Reading and Reviewing: The Day of the Jackal

The Day of the JackalI put off reading Frederick Forsyth’s The Day of the Jackal for a long time, but when I found a copy lurking in my parents’ bookcase, decided to bite the bullet and give it a go. It’s not my usual style or genre, but the fact that I finished it in under a week speaks for itself. I really enjoyed it, and am still a little shell-shocked about that.

The Day of the Jackal tells the story of an anonymous mercenary hired by the OAS to assassinate President de Gaulle in 1960s France. It begins with a failed assassin attempt on de Gaulle (based on fact), then moves on to the hire of the Jackal, an unknown killer based in London. When the French government learns of the plans against de Gaulle, they set out to find the Jackal, with no known information about him or who he could be. Led by Commissaire Lebel, a small international team slowly uncover the identity of the Jackal, but by the time they discover who he is, he has changed his identity and is travelling closer to Paris in disguise. The manhunt that ensues crosses Europe, and the story ends in Paris on Liberation Day, the day the Jackal has designated as assassination day.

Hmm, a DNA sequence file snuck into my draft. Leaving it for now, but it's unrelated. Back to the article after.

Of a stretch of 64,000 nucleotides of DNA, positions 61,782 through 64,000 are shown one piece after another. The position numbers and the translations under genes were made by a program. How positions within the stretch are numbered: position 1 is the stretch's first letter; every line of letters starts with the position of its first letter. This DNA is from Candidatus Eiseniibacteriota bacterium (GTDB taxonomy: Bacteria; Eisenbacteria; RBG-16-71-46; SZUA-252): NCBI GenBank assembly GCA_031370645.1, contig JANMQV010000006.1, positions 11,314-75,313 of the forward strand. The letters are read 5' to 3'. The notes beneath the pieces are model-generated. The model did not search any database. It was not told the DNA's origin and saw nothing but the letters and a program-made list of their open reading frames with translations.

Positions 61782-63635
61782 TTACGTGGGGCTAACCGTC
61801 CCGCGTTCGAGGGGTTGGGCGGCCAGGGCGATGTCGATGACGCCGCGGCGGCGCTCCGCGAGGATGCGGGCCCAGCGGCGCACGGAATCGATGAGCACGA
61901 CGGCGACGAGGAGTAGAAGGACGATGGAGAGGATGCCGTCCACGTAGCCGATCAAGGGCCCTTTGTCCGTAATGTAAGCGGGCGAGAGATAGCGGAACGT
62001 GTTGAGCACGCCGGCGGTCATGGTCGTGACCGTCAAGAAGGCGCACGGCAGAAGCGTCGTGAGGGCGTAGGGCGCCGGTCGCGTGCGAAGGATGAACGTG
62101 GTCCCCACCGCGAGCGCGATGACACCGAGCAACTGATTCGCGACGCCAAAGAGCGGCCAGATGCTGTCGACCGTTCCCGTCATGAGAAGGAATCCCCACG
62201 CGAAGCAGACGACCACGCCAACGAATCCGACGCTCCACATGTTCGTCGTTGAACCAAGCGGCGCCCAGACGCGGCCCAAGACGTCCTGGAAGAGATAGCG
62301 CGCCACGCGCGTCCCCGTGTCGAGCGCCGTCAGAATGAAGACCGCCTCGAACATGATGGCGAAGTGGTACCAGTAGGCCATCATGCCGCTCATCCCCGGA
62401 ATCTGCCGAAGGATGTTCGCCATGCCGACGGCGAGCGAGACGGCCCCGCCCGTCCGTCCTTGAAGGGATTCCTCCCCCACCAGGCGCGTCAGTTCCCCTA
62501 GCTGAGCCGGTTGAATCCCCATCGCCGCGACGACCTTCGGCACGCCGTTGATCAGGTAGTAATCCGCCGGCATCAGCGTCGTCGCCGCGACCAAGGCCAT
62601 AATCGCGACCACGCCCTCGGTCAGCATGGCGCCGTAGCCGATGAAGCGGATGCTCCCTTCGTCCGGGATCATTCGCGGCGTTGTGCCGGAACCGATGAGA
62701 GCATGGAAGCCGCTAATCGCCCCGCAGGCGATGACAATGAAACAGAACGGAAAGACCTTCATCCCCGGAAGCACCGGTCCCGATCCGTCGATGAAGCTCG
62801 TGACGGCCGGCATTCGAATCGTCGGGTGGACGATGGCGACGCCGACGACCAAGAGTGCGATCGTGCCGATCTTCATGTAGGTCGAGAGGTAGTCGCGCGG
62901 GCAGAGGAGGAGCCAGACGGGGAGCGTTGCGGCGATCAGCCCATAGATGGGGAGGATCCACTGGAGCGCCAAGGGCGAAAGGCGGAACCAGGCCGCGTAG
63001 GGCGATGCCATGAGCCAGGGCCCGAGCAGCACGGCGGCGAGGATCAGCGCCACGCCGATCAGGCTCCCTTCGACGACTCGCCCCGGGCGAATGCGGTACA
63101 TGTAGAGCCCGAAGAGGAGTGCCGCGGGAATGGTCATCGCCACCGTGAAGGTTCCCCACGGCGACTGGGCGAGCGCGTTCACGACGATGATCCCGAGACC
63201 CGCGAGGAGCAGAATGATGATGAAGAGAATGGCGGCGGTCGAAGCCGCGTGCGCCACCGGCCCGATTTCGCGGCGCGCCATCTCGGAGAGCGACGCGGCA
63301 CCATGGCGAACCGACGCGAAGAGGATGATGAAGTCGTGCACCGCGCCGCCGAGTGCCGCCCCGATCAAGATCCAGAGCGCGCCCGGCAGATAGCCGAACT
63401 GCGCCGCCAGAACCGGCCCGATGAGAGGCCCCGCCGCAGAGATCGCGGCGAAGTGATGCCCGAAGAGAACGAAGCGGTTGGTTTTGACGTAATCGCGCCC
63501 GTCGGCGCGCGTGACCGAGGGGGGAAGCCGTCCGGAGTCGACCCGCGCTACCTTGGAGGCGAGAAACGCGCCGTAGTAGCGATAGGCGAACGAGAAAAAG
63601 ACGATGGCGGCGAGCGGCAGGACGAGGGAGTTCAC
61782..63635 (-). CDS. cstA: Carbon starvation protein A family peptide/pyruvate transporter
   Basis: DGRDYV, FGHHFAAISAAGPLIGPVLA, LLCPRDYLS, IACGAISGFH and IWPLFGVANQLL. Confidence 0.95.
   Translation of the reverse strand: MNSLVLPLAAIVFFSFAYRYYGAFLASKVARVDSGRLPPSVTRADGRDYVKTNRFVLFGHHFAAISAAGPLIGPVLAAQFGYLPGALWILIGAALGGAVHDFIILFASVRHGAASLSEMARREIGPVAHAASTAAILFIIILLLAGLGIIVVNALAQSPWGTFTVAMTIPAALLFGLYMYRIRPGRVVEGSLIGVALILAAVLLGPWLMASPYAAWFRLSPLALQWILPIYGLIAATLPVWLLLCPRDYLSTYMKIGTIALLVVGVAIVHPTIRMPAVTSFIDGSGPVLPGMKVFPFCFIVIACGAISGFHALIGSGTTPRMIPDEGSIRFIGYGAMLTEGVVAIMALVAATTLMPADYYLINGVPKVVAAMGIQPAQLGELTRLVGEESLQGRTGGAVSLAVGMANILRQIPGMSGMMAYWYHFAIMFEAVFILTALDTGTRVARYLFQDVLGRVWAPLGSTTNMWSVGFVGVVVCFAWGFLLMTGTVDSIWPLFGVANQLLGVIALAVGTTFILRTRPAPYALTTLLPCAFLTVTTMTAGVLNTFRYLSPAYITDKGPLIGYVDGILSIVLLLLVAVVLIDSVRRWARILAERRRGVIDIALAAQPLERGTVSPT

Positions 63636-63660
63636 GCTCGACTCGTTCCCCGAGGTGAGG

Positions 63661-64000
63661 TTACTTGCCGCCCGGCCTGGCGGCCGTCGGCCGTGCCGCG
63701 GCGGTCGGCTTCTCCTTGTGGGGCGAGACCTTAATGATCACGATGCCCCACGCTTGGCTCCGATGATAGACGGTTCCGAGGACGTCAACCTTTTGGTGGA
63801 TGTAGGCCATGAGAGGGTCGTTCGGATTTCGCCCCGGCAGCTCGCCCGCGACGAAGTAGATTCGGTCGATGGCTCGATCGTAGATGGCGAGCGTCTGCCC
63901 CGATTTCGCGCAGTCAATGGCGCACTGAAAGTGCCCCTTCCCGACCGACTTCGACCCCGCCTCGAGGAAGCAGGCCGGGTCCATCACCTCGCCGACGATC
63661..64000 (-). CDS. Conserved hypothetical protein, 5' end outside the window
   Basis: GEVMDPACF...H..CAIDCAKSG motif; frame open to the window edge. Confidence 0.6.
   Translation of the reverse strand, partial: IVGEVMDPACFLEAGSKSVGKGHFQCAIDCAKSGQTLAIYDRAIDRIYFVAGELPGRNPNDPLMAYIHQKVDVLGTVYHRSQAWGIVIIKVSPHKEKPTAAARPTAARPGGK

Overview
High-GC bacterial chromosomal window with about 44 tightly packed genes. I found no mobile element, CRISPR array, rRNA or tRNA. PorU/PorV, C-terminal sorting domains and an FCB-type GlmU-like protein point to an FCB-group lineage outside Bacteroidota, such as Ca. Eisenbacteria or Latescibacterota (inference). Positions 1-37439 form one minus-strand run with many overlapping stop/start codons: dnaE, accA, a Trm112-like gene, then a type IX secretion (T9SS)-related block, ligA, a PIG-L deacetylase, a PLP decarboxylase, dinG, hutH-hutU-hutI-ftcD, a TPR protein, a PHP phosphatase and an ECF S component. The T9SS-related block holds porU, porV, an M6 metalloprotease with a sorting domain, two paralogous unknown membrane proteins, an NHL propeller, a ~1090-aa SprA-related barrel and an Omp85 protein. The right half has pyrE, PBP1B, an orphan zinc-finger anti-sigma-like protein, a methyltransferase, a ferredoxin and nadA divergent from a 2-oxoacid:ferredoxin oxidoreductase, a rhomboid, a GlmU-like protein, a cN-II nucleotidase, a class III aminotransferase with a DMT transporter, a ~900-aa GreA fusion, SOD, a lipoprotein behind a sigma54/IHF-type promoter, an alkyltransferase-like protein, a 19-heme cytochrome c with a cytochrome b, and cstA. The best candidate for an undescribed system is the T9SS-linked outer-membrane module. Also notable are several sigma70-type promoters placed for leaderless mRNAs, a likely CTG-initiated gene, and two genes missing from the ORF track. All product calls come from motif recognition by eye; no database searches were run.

The pace was fast; it was an exciting, precise, well-researched thriller, and the manhunt had me turning pages faster than I imagined possible. In parts, it switched between the hunters and the hunted in quick, short paragraphs, which added to the suspense and thrill of the gap closing and widening again.

It was clever, in plot and characterisation, and the ending was pure genius. In the beginning, I felt more for the Jackal, a hired killer; by halfway through, I was rooting for Commissaire Lebel, the detective racing to find him before he assassinated Charles de Gaulle. By the end of the story, I truly disliked the Jackal.

Forsyth’s style is very precise, methodical, almost military, which works well with this story. However, there were a handful of poetic lines, at odds with the rest of the language used, which added to the mystery, such as:

“From there he drove half a mile into the forest, the headlamps lighting the gnarled shapes of the trees like ghosts reaching down with angry branches at the trespasser.”

I can honestly say I’d happily read more of Forsyth’s work if any of them are as good as The Day of the Jackal.

BBC Big Read #109

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